According to the American Academy of Allergy, Asthma, and Immunology (AAAAI), allergy is an overreaction from the immune system to substances that are generally harmless to most people. These substances are called “allergens.”
Generally, antibodies – or the “soldiers” comprising the immune system – combat infections and viruses that enter the body to prevent ailments. In allergies, the body responds to allergens by producing an antibody known as immunoglobulin E (IgE). The IgE reacts the same way it would with germs after detecting non-harmful substances like food, pollen, pet dander, mold, dust mites, and insect stings.
Although initial exposure to an allergen may not trigger a reaction, it can be quite different for subsequent instances. Upon repeated exposure, the antibodies may trigger the release of chemicals that cause an allergic reaction and manifest as symptoms like a runny nose and itchy or watery eyes.
The effective treatment of an allergy depends upon the diagnosis. To learn how you can manage yours, you should be able to identify which allergen triggers an allergic reaction, and the proper ways of managing your symptoms.
Allergy Diagnosis: How to Identify Your Allergen
The key difference between allergies and common colds lies in the cause. While colds happen because of viruses, allergies are triggered by substances that are harmless to most people. Under this premise, a genuine allergic reaction happens when the body releases antibodies to combat substances that don’t usually cause harm to humans.
To manage your allergies effectively, it is imperative that you seek medical help in identifying what causes it. This can be done through procedures like skin testing, but it can also be determined by simply monitoring the symptoms and talking to your doctor.
A skin test is a procedure done to determine a person’s sensitivity to certain substances. It is usually done before administering a full dose of a medication, but it can also be used to determine what triggers allergic reactions.
There are several methods of skin testing, but it all involves putting a small amount of substance to an incision of the outermost layer of the skin. Upon observation, the medical personnel will determine how the body reacts to it within 15 minutes of exposure. If the spot becomes swollen (much like an insect bite), the test result is positive on that particular substance.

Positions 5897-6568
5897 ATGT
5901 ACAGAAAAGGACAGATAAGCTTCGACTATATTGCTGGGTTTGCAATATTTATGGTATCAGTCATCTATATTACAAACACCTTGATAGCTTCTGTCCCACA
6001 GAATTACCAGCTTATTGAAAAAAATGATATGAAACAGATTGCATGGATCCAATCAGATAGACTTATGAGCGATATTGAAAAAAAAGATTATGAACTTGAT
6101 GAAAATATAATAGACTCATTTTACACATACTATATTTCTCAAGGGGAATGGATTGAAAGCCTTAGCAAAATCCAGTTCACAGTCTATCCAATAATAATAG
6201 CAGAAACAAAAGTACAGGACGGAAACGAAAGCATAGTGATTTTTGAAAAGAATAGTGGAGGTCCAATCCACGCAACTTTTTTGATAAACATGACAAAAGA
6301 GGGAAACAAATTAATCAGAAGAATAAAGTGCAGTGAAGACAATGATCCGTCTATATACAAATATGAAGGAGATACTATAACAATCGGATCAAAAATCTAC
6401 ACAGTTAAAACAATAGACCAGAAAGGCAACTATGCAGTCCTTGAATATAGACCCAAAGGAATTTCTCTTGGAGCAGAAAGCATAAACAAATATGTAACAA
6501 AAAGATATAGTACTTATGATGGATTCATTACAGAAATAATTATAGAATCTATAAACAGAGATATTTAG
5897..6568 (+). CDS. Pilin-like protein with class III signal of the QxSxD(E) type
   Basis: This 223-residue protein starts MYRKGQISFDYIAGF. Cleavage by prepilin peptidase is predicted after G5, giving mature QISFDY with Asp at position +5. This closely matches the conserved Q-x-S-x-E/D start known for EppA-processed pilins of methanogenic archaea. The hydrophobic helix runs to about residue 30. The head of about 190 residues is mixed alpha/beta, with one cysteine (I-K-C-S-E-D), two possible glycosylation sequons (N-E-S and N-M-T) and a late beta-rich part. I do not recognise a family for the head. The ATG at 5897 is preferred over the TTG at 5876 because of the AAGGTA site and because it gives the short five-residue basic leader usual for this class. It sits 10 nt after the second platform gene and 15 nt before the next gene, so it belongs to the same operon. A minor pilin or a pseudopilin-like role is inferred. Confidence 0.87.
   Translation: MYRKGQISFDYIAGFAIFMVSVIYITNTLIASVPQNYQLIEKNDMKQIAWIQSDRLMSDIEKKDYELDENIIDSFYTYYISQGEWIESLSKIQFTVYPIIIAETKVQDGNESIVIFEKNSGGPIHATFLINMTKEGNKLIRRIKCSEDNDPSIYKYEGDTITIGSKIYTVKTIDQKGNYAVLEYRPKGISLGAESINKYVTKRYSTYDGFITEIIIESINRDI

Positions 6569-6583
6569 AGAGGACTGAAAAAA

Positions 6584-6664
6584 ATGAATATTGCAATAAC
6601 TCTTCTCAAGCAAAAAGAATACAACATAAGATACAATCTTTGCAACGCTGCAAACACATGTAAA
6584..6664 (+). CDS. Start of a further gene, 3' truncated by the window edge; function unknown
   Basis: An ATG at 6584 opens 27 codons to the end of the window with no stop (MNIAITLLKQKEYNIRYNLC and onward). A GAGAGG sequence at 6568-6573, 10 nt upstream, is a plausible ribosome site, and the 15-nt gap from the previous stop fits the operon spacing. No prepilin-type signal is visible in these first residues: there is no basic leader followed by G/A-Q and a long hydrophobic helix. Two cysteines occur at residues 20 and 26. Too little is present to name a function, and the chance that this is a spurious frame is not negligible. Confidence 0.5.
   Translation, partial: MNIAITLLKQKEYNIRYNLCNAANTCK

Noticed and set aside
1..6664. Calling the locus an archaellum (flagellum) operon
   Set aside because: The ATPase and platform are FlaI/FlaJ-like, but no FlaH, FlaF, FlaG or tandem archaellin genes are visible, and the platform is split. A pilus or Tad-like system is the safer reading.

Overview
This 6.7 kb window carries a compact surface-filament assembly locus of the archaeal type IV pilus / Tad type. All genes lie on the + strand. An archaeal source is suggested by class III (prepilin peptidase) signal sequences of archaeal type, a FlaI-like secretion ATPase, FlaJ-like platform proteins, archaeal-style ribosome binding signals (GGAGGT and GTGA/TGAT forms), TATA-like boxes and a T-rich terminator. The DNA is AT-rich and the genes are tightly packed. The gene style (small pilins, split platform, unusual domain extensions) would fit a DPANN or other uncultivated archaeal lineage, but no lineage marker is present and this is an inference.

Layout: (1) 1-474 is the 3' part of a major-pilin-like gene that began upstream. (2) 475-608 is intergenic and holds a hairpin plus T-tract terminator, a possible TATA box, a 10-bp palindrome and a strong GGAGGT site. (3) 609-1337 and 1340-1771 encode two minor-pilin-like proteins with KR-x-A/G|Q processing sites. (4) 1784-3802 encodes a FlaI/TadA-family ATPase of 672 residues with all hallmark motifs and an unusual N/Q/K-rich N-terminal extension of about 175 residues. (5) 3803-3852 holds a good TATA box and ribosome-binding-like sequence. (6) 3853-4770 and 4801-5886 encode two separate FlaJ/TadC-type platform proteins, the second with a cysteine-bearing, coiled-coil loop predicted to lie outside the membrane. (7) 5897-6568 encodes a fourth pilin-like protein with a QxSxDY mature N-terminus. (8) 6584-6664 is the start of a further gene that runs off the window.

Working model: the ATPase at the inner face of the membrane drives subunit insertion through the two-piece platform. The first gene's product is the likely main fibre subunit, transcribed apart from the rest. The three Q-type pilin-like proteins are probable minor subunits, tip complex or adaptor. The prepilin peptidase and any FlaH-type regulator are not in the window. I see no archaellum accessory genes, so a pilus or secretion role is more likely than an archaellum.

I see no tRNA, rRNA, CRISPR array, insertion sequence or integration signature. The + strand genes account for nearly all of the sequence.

Check the Symptoms
Recording the different symptoms that occur during an allergic reaction is also a good way to determine what you’re allergic to. For example, people suffering from allergic rhinitis may experience a combination of itchy or watery eyes, scratchy throat, and runny nose.
Calendar the Allergic Reaction
Aside from identifying symptoms, checking when and how often they occur is also a great way to determine the cause of the allergy. For example, if your allergic rhinitis becomes frequent during spring or autumn, it may be caused by the increased pollen circulation in the neighborhood. If it occurs year-round or in the presence of animals, it may be due to mold or pet dander.
4 Most Common Allergy Treatments
After identifying your allergies, the next step is to manage them with the help of allergy medication and first aid. Some of the most common treatments you may find effective are:
As one of the most common allergy relief medications, antihistamines are used to treat minor allergies by lowering the amount of histamine – a compound involved in immune responses – produced in the body. This, then, alleviates symptoms like watery eyes, sneezing, and skin reactions. These medications come in different forms – from oral pills to nasal sprays and eye drops – in order to deliver symptom relief quickly.
Antihistamines also help prevent allergies. Most people with allergies take them with the knowledge of potential exposure to allergens. However, the use of these drugs should be based on a doctor’s prescription, especially for women who are pregnant and people suffering from liver disorders.
2. Saline Rinse
A saline rinse is commonly used to manage issues with the sinuses, making it a viable option for people suffering from allergic rhinitis. Aside from clearing the airways, it is also known to remove allergens present in the body.
You can opt for ready-to-use saline rinses that can be bought from pharmacies or make your own. If you choose the latter, you can start by mixing three teaspoons of rock salt (without iodine) with a teaspoon of baking soda. Dissolve it in water and use to rinse your nasal cavity with the help of rinsing devices that can be bought from the pharmacy.
3. Nasal Decongestants
Medications known as nasal decongestants can also help alleviate allergic reactions. Liquids, pills, and sprays containing decongestants can help reduce the swelling of the sinuses and treat stuffy nose. In turn, it also eases related symptoms like coughing and sore throat.
However, this type of treatment for allergic reactions shouldn’t be used continuously for over 72 hours. Consult your physician to be safe.
4. Immunotherapy or Allergy Shots
Immunotherapy, more commonly known as “allergy shots,” is considered as one of the most effective treatments for allergies affecting the ears, lungs, and nose and eyes. It helps with severe allergic reactions caused by bug bites and other allergens like mold, dust, animal dander, and grass.
It is also considered an effective treatment for asthma caused by allergies by eradicating allergic episodes that trigger asthma attacks.
Identify, Manage and Treat Allergies
The best way to solve a problem is to identify its cause – this is a statement applies best to allergies. In order to manage and treat allergic reactions effectively, you must identify what triggers it.
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